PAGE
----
The ability to post jobs online in a variety of job boards and career sites expands your potential market for finding that perfect office hero to fill the gap in your administrative, management or office team. Unfortunately, it also adds a downside to the hiring process. Chances are you’ll get as many unqualified applicants as you will qualified.
Recent studies show that applicants spend about 76 seconds reading a job description before they decide to submit their resume. When you add the resume “spammers” into the mix, it’s no wonder that recruiters say that more than 50% of the people who submit their resumes don’t even meet the basic requirements of the role.
Never before has there been a stronger need for implementing pre-employment testing to ensure that applicants can:
- perform the tasks required
- fit well within your team
- thrive within the pace and environment of your company
The types of pre-employment testing you may want to implement will depend on the role you’re filling and the risk associated with hiring the wrong person.
Types of Pre-Employment Testing
While there are many types of pre-employment tests, they fit into one of three categories of testing: skills, aptitude and personality.
- Skills testing: These tests measure competencies in the nuts and bolts of a job. They can include something as simple as basic math or spelling, to the ability to create complex spreadsheets and formulas or write highly technical documents. A good approach to this can include a “sit down and show me” method where a candidate is given a task to complete and then is scored on their level of competency.
- Aptitude testing: Where skills testing concentrates on specific tasks, aptitude testing assesses an applicant’s intelligence and ability to think logically to arrive at a solution. These tests will measure things like critical thinking, the ability to learn new things and problem solving ability. These are traits highly sought after in mid to higher level positions where the ability to “think on your feet” is critical.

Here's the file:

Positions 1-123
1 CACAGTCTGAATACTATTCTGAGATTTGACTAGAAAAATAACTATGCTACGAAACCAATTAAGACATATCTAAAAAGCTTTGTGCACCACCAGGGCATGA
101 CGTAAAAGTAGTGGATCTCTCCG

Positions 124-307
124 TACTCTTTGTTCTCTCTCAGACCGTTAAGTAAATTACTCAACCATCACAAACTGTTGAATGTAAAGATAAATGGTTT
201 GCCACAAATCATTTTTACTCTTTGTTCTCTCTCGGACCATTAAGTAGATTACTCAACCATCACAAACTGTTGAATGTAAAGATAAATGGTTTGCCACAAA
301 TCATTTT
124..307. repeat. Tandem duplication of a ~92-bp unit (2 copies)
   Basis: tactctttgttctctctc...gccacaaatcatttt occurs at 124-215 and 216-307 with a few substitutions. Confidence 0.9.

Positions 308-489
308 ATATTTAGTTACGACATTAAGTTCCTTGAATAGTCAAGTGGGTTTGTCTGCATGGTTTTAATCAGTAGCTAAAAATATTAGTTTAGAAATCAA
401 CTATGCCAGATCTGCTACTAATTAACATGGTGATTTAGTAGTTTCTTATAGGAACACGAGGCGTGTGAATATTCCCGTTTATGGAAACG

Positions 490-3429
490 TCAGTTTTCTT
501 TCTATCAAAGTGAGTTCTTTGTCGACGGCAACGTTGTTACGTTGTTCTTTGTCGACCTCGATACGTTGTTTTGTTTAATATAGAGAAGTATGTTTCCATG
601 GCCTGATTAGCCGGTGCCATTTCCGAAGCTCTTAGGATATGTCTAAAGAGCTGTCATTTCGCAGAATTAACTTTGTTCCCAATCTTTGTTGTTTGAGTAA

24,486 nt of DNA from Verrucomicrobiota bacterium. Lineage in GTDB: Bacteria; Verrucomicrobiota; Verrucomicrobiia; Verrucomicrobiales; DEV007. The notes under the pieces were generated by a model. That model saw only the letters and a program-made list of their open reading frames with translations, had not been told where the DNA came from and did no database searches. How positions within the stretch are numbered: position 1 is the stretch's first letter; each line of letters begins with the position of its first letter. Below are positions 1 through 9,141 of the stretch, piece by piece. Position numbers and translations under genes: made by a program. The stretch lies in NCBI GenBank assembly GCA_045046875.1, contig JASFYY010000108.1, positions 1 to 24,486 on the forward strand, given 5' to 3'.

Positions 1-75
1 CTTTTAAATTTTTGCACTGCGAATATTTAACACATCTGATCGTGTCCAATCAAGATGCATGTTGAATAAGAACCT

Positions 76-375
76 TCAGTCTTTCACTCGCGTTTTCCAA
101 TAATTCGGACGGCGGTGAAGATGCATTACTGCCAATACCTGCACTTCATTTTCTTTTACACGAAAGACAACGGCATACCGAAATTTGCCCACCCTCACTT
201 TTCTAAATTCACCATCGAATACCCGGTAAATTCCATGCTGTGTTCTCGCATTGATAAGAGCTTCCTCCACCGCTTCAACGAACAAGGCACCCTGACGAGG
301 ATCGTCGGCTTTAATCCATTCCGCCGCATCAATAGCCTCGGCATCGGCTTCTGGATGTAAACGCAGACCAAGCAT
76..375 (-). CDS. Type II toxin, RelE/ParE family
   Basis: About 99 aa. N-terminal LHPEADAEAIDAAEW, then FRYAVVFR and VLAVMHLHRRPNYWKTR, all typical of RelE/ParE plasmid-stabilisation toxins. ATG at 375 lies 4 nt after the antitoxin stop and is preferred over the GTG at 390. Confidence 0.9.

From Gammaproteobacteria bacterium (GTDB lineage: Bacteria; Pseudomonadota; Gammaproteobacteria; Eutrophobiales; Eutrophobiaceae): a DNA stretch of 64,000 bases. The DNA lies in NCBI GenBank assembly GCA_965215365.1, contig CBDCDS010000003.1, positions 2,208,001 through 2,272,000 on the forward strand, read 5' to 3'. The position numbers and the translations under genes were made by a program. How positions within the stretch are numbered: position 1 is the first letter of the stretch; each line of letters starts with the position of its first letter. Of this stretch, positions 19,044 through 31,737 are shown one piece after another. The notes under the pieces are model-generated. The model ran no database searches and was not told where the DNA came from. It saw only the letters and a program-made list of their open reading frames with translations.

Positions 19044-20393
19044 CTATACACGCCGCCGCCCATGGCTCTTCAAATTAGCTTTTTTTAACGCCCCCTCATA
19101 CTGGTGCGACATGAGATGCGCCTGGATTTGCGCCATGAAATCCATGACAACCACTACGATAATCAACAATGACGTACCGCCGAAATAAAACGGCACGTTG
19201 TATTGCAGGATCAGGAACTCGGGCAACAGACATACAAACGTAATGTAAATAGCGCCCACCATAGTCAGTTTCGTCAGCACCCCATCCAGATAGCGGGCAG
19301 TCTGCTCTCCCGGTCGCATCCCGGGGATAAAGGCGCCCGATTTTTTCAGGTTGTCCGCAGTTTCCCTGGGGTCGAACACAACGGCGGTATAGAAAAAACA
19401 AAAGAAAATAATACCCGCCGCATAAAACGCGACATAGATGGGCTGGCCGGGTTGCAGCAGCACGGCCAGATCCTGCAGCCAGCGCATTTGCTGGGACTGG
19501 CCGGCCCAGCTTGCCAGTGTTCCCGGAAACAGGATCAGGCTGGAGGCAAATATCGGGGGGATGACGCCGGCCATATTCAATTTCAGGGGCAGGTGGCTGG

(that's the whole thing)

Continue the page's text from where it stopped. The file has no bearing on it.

- Personality testing: Just because someone can do a role, doesn’t necessarily mean that they are the right person for it. The purpose of personality testing is two-fold.
- You want to find out if the person is a good personality fit for the role. For example, a gregarious, talkative extravert probably isn’t going to be happy stuck behind a desk all day with no one to talk to.
- If the candidate will regularly work within a team, you’ll want to make sure that they’re also a complementary personality style to balance out the team.
There are many different types of personality tests. For example, at ESS Direct, our Workplace Personality Analysis process is based on the highly accepted DISC model.
Who should perform the pre-employment testing?
If you or someone on your staff are specially trained in pre-employment testing and have the time, tools and resources to do effective testing, you can perform pre-employment testing in house. Otherwise, work with a professional recruiting firm that already has the tools and expertise to perform that testing. They’ll also add the benefit of an objective 3rd party that has the time and resources to devote to ensure that your candidate has a positive experience while performing the pre-employment testing.
About the author
(Voted Barrie’s Best Employment Agency 7 years running, ESS Direct offers recruitment and temporary placement services throughout Barrie and South Simcoe County, specializing in helping companies identify, attract and hire administrative and office heroes.)